The Dynamics of Exclusion and Fiscal Conservatism
This paper studies the impact of income inequality on fiscal conservatism when an increase in inequality essentially affects the bottom of the income distribution. It is argued that, contrary to what is generally assumed in the economic literature, inequality will then be associated will less, rather than more, redistributive taxation. Furthermore, if the poor are liquidity constrained then the positive association between inequality and fiscal conservatism will increase the persistence in the dynamics of income distribution and possibly lead to multiple steady states. (Copyright: Elsevier)
If you experience problems downloading a file, check if you have the proper application to view it first. In case of further problems read the IDEAS help page. Note that these files are not on the IDEAS site. Please be patient as the files may be large.
As the access to this document is restricted, you may want to look for a different version under "Related research" (further below) or search for a different version of it.
Volume (Year): 4 (2001)
Issue (Month): 2 (April)
|Contact details of provider:|| Postal: Marina Azzimonti, Department of Economics, Stonybrook University, 10 Nicolls Road, Stonybrook NY 11790 USA|
Web page: http://www.EconomicDynamics.org/red/
More information through EDIRC
|Order Information:|| Web: https://www.economicdynamics.org/subscription-information/ Email: |
References listed on IDEAS
Please report citation or reference errors to , or , if you are the registered author of the cited work, log in to your RePEc Author Service profile, click on "citations" and make appropriate adjustments.:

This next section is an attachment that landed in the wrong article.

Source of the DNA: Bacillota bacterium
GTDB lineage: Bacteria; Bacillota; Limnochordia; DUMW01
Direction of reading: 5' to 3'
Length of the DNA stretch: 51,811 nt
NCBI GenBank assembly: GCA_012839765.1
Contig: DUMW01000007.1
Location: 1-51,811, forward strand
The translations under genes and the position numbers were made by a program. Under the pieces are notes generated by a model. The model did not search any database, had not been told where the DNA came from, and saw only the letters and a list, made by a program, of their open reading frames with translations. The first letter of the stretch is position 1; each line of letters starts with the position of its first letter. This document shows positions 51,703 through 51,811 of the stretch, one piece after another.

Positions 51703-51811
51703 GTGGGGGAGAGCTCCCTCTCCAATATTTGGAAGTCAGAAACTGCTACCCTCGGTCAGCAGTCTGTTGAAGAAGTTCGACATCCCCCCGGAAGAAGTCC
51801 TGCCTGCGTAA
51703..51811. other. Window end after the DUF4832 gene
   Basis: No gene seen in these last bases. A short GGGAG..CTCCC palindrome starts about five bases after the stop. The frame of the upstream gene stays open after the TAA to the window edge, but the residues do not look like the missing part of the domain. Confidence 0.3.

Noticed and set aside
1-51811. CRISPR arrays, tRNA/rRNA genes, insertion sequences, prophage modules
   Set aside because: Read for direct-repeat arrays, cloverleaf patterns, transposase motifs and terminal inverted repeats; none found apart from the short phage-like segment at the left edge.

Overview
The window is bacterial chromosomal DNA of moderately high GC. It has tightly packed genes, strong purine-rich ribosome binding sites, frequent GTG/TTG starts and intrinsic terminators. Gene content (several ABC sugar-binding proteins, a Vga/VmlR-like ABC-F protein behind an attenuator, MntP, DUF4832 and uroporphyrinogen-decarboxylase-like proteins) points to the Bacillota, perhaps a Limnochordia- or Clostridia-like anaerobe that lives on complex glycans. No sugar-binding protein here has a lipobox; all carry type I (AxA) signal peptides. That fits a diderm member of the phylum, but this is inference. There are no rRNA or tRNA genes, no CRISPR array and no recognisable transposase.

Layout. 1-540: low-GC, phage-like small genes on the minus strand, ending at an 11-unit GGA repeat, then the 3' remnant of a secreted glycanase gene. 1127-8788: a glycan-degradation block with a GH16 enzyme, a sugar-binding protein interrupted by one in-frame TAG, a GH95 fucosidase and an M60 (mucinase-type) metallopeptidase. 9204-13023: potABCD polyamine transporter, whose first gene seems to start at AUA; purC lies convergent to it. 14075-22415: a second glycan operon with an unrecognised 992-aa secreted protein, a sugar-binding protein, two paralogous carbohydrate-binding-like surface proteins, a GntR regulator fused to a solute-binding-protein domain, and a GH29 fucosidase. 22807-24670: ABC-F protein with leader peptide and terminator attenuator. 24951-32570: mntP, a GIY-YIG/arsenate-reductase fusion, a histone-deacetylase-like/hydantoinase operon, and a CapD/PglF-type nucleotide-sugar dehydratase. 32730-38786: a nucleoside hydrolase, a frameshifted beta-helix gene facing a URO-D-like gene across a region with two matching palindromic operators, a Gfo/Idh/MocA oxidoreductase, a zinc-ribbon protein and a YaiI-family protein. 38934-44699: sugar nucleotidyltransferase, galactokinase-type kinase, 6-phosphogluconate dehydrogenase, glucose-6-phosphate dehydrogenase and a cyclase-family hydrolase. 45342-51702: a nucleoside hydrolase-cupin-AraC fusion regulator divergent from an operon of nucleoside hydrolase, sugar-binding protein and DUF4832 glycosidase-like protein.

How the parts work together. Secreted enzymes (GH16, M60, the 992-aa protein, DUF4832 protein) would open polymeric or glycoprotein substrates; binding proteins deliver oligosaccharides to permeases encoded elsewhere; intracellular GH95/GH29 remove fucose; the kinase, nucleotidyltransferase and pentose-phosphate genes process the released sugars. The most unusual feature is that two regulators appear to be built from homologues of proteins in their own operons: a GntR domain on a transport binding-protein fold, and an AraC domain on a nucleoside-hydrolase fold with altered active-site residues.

- Persson, Torsten & Tabellini, Guido, 1994.
"Is Inequality Harmful for Growth?,"
American Economic Review,
American Economic Association, vol. 84(3), pages 600-621, June.
- Xavier Sala-i-Martin, 1995.
"A positive theory of social security,"
Economics Working Papers
108, Department of Economics and Business, Universitat Pompeu Fabra.
- Alberto Alesina & Dani Rodrik, 1994.
"Distributive Politics and Economic Growth,"
The Quarterly Journal of Economics,
Oxford University Press, vol. 109(2), pages 465-490.
- Alberto Alesina & Dani Rodrik, 1991. "Distributive Politics and Economic Growth," NBER Working Papers 3668, National Bureau of Economic Research, Inc.
- Rodrik, Dani & Alesina, Alberto, 1994. "Distributive Politics and Economic Growth," Scholarly Articles 4551798, Harvard University Department of Economics.
- Alesina, Alberto F & Rodrik, Dani, 1991. "Distributive Politics and Economic Growth," CEPR Discussion Papers 565, C.E.P.R. Discussion Papers.
- Levy, Frank & Murnane, Richard J, 1992. "U.S. Earnings Levels and Earnings Inequality: A Review of Recent Trends and Proposed Explanations," Journal of Economic Literature, American Economic Association, vol. 30(3), pages 1333-1381, September.
- Meltzer, Allan H & Richard, Scott F, 1981. "A Rational Theory of the Size of Government," Journal of Political Economy, University of Chicago Press, vol. 89(5), pages 914-927, October.
- Bulow, Jeremy I & Summers, Lawrence H, 1986.
"A Theory of Dual Labor Markets with Application to Industrial Policy,Discrimination, and Keynesian Unemployment,"